More than 100 others injured, say experts, as attacks using firearms and suicide rockets gale hostel, with army functioning launched in response
A team of up to six gunmen killed more than 40 parties applying pistols and suicide missiles at a hostel housing hundreds of police cadets in the Pakistani city of Quetta.
Reports mentioning government officials said at least 48 people including cadets had been killed and at the least 106 people wounded in the attack on Monday night. Some reports put the figure as high as 59.
The armys public relations department said five or six radicals attacked the police practise centred around Saryab Road in Quetta, the capital city of Balochistan, a troubled district residence to a separatist insurgency and countless Islamist groups. Soldiers and members of the Frontier Constabulary, a paramilitary force, responded to the attack, the army said.
The Baluchistan home minister, Sarfaraz Bugti, said here on Tuesday morning that security forces had completed their operation but were still engaged in the cleanup process.
Bugti said that at the time of assault about 700 trainees had been at the base and more than 200 were rescued immediately afterwards.
Major General Sher Afgan, chief of the paramilitary Frontier Corps, said the attackers appeared to have been in contact with handlers in Afghanistan and intimated they belonged to the banned Lashker-e-Jhangvi, an Islamic radical group affiliated with al-Qaida.
Afgan said the attackers may have had inside improve, although he did not give details. This is an open battle and when you have enemy within and outside, they can easily exploit developments in the situation, he said. Security coerces and police were clearing the region and searching for any possible obscured attackers.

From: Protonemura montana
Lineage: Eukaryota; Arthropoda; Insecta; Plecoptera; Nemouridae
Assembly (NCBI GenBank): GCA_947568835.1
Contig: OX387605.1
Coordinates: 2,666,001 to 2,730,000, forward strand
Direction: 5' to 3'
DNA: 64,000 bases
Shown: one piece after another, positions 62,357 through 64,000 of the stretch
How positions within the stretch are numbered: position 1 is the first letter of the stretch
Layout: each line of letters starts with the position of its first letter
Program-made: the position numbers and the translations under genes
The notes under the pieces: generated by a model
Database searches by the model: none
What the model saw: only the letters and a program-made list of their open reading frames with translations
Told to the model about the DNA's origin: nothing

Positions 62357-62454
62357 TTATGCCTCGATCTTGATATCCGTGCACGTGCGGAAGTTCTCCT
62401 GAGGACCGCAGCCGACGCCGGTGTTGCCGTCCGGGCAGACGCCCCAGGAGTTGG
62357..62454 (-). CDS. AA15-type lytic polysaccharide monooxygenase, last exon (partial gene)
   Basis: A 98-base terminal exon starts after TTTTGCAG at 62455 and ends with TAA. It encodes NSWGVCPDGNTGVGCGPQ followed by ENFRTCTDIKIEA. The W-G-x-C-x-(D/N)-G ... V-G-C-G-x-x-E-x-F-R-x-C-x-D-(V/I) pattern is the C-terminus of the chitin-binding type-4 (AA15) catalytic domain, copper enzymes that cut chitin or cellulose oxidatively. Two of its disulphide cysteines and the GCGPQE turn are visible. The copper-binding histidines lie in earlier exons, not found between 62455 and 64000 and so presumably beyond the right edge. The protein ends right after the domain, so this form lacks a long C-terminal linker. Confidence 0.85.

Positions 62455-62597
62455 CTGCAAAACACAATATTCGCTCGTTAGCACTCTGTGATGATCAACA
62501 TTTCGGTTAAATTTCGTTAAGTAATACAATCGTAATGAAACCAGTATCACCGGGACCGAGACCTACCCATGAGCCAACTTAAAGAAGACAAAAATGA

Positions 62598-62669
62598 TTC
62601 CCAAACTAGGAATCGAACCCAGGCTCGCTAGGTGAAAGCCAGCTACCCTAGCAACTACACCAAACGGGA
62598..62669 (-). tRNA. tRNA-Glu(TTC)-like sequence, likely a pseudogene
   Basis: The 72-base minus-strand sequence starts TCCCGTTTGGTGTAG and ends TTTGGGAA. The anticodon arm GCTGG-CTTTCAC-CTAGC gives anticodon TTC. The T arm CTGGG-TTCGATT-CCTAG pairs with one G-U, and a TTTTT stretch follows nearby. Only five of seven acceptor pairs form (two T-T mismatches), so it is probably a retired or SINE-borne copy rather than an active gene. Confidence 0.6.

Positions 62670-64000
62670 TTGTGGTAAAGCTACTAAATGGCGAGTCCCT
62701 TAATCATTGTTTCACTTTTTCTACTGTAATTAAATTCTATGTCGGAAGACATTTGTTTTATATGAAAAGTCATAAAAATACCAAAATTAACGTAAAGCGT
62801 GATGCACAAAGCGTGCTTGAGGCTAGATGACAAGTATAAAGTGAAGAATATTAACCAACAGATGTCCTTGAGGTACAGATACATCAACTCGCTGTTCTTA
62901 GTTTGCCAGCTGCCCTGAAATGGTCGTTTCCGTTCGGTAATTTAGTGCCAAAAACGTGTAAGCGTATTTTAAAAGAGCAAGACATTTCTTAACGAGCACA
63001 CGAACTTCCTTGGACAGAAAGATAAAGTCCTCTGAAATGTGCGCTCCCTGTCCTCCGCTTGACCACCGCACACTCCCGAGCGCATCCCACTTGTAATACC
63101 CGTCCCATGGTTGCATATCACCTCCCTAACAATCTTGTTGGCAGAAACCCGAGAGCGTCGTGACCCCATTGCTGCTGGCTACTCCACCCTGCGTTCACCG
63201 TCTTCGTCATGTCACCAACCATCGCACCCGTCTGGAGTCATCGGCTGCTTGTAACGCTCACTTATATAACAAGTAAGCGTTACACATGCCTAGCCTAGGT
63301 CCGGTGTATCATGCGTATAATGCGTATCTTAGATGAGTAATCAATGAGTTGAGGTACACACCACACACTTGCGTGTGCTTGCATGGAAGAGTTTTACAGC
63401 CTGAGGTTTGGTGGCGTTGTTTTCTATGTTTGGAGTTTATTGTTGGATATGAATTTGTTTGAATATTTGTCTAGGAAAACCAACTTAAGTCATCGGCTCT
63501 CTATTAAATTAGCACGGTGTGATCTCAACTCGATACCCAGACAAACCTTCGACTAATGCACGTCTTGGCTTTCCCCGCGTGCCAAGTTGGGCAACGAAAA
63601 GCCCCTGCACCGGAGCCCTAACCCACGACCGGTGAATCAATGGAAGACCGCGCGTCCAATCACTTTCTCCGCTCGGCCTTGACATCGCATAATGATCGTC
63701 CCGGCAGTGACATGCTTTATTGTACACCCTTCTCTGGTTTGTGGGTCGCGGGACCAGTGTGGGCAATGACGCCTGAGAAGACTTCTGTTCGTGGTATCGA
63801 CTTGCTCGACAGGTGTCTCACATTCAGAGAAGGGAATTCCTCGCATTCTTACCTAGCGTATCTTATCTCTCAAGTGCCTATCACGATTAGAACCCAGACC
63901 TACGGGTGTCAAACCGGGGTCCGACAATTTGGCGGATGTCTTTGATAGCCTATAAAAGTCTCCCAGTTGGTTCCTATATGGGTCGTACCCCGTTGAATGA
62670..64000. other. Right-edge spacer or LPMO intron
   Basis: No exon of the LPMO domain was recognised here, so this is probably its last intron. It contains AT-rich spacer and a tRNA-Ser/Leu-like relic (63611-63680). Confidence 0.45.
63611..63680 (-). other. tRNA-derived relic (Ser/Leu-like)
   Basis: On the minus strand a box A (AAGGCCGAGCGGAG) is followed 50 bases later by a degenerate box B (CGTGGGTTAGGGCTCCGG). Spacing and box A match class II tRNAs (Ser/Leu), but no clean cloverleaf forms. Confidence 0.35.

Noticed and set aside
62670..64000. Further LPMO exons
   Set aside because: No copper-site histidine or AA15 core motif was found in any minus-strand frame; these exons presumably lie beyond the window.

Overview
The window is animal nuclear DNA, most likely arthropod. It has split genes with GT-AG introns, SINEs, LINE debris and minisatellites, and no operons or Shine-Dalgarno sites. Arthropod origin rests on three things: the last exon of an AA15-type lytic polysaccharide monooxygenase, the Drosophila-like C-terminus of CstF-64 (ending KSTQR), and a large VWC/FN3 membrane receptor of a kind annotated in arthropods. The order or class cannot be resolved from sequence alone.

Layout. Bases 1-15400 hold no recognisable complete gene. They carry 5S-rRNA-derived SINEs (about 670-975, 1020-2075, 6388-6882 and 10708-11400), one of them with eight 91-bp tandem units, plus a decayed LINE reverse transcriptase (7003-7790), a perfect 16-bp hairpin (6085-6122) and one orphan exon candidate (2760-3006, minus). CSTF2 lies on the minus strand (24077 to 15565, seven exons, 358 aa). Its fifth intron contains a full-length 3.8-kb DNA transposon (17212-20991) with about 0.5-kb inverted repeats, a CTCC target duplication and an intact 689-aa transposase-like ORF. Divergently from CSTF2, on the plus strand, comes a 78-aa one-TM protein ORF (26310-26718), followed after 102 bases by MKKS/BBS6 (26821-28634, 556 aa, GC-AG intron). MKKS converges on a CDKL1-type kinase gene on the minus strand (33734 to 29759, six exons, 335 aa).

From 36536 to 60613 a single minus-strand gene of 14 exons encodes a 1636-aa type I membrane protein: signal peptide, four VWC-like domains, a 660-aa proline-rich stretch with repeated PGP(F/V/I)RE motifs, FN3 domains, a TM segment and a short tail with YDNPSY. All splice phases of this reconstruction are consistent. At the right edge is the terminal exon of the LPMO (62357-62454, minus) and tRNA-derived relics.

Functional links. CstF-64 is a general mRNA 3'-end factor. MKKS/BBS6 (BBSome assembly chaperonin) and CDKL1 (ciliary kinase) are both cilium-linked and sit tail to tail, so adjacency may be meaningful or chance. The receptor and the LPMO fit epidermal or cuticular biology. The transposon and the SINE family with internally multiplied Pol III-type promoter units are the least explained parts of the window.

Many of the trainees were killed when the gunmen explosion explosive vests, Afgan said. One of the police trainees told Geo television: They were racing toward our building shooting shots this is why we rushed for security toward the roof and rushed down in the back to save our lives.
Zarak Khan, a rescue worker from the Edhi foundation, said saviors initially compiled the wounded among protection personnels as they opposed their road into the combination. The 14 km interval between the hostel and the Quetta hospital hampered the save effort.
Most of those being treated at municipality infirmaries had gunshot winds, although some sustained injuries climbing off the roof of the hostel and climbing a wall to escape the gunmen. Virtually all of the wounded were police; 2 are paramilitary troops, sovereignties said.
The Dawn newspaper website reported exchanges of shoot between security forces and intruders, with detonations listen around the country. Some local media shops too flowed unconfirmed reports that hostages had been taken.
Mobile phone services in the Saryab country shut down shortly after the attack began.
With Associated Press